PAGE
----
Appreciative Pachulia jokes about All-Star votes: 'You think it's a hack?'

Appreciative Pachulia jokes about All-Star votes: 'You think it's a hack?'

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OAKLAND -- Warriors big man Zaza Pachulia leads all centers in early ballot returns for the upcoming NBA All-Star Game, and Draymond Green couldn’t be happier for his teammate.

Even if Pachulia’s stunning popularity has, at least for now, an effect on Green’s chances to be voted in as a starter for the Western Conference team.

“Shout-out to Zaza,” Green said, grinning Friday morning after shootaround. “Big ups to Zaza.”

The ballot for All-Star Game starters lists two categories: frontcourt and backcourt. Pachulia and Green both are frontcourt players, as is Warriors teammate Kevin Durant. Through returns of Jan. 4, Durant leads all Western Conference frontcourt players with 541,209 votes. Pachulia is second with 439,675.

Green, a member of the 2016 All-Star team, is fifth, with 236,315 votes. In third place is Spurs forward Kawhi Leonard, with Pelicans forward/center Anthony Davis is fourth place.

Pachulia, the journeyman center from the Republic of Georgia, is proud of his 14-year NBA career but even prouder of the support he is receiving from his country for the second straight year. With a strong push from social media, Pachulia also balloted inordinately high last season as a member of the Dallas Mavericks.

“Do you think it’s a (computer) hack?” Pachulia asked, facetiously, after shootaround.

Pachulia then turned serious, referencing the wars and the politics of Georgia, and acknowledging the national unity and resilience of 3.5 million fellow Georgians.

“All I can do is sit back and enjoy it and be thankful, be really thankful for all of this,” he said. “You can get mad if you want, or you can be happy if you want. But you can’t buy this. It’s a special moment and I really appreciate the support.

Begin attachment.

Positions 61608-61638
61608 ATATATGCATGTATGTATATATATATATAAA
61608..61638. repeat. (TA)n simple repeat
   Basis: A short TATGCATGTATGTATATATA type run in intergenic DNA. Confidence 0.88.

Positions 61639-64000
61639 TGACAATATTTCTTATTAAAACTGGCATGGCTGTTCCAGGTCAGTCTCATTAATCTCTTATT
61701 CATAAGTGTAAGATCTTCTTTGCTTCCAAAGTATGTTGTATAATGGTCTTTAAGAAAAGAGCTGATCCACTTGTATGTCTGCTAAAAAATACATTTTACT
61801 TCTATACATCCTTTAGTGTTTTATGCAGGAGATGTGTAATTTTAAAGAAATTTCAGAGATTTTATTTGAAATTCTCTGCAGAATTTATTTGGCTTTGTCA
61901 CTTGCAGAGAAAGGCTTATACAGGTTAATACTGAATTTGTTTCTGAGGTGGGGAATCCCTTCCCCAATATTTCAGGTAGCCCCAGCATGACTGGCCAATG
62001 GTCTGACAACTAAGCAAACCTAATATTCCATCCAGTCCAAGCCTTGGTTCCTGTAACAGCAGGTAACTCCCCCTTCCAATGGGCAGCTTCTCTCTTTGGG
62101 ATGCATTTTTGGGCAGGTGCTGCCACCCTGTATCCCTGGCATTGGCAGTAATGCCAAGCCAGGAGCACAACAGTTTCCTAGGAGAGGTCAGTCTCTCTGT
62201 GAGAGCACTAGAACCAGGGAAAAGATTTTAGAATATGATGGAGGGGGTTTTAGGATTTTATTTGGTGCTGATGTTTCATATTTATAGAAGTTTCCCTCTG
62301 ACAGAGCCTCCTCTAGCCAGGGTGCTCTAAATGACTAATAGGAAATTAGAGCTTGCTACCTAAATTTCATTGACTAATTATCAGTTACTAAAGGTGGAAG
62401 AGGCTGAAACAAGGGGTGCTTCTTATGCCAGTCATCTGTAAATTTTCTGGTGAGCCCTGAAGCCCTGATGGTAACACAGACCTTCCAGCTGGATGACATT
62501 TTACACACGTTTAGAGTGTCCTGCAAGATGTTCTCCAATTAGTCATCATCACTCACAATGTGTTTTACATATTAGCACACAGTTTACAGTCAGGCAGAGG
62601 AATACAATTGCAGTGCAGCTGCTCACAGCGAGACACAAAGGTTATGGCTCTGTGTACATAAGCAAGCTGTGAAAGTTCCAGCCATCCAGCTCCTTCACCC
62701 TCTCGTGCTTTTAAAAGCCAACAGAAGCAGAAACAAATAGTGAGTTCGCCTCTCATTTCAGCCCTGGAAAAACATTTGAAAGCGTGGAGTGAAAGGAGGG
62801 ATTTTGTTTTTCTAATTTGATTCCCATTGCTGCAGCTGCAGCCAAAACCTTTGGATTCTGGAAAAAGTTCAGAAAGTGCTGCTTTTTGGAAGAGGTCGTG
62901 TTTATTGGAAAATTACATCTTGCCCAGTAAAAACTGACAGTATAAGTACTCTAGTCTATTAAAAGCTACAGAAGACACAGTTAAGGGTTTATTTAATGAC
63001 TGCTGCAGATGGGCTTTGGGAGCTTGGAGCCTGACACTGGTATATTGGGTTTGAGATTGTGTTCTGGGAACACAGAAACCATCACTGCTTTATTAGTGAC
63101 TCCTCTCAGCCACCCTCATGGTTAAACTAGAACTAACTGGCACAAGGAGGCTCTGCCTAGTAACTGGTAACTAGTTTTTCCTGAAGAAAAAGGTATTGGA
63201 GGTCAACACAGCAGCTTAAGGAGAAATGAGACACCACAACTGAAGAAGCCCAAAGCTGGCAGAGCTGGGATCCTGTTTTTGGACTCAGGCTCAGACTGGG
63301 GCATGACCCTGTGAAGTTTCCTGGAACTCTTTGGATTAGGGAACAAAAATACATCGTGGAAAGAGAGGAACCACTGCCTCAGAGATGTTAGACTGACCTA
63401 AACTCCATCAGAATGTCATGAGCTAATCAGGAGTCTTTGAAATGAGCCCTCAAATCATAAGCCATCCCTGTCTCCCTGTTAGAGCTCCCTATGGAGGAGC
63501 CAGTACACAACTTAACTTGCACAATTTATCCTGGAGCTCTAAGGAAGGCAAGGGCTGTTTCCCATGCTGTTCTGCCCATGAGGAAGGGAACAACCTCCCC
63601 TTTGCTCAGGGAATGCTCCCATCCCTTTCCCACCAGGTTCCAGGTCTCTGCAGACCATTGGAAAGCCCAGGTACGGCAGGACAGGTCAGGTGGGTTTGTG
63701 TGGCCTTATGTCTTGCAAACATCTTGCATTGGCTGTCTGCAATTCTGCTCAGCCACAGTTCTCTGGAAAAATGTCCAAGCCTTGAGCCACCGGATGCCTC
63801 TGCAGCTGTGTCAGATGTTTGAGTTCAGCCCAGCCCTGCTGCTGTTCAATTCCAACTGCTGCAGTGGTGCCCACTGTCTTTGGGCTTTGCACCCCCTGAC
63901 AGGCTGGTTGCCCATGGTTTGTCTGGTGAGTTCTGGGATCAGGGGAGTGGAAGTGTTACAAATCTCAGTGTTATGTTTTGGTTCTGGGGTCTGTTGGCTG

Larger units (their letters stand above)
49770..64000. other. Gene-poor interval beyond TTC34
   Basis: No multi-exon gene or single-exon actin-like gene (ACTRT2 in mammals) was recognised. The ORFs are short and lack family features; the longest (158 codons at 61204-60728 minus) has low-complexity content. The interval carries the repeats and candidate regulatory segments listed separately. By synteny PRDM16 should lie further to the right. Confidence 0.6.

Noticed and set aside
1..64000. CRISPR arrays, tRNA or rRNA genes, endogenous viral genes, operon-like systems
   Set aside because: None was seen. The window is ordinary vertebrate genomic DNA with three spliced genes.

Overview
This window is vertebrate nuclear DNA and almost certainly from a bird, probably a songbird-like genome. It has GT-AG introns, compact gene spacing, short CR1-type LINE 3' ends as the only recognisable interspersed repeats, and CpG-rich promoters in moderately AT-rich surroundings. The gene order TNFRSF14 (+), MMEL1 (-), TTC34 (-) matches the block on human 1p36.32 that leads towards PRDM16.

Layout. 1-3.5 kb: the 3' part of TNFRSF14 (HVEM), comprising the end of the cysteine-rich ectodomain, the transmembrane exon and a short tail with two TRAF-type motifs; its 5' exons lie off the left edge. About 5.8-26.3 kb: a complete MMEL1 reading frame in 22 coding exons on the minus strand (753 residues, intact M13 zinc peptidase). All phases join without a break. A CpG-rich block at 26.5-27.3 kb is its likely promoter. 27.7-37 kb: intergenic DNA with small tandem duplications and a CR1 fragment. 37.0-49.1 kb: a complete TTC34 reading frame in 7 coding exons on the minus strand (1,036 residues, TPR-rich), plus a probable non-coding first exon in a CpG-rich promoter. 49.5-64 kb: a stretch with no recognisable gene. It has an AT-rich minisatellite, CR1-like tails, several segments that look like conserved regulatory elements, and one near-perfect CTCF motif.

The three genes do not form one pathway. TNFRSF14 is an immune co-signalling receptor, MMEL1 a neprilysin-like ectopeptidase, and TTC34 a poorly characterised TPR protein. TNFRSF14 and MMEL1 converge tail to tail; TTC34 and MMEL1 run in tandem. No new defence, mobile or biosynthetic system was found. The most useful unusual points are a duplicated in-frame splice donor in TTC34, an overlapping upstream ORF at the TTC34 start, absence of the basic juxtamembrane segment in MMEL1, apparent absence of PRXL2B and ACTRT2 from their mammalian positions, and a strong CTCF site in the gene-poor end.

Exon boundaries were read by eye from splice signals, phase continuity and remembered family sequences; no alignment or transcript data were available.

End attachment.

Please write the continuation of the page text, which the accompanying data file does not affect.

“And that’s what I care about. I don’t care about All-Star (status) and the fame that comes with it and the recognition that comes with it. I care about the support and the love I’m getting. It kind of tells me I’m doing something right. I’m not saying I’m perfect, but I’m doing something for me people, for my community.”

The NBA changed the voting rules in part because of Pachulia’s strong showing last season. Fan voting has been reduced from 100 percent of the equation to 50 percent, with players and media now accounting for 25 percent each in a weighted system.

"It’s the Zaza Rule,” Green said. “I don’t know it’s going to work against that one, though. He has a lot of votes.”

For what it’s worth, Green says he was irritated by Pachulia’s showing last season but now sees it “pretty hilarious,” partly because the two are teammates.

“I’m definitely voting for Zaza,” Green said. “We’re going to start campaigning for him for the (other) players to vote for him, too.”

Balloting concludes on Jan. 16, with the starters announced three days later.

Durant: Scoring with Warriors 'not much of a grind' compared to Thunder years

Durant: Scoring with Warriors 'not much of a grind' compared to Thunder years

Over 62 regular season games this season, Kevin Durant averaged 25.1 points while shooting just under 54 percent from the field and 37.5 percent from deep.

In 72 games with the Thunder in 2015-16, Durant averaged 28.2 points per game and shot 50.5 percent from the field and just under 39 percent from 3-point territory.

Durant recently sat down with The Vertical's Michael Lee, who asked him the following question:

Lee: "I know we talked earlier and you said this move wasn’t about a ring chase, it was more about how you want to play basketball for your career. How do you feel it has played out for your game, in terms of maybe shots coming easier? Because it seems like you’re getting your points, but it’s not as much of a grind. Am I right in saying that?"

Durant: "Uh, yeah. Obviously, when you’ve got a better, when you’ve got a deeper team, you’ve got guys that can handle the ball, you’ve got shooters, you’ve got guys that can finish at the rim, it just opens it up for everybody. I think we just work well together.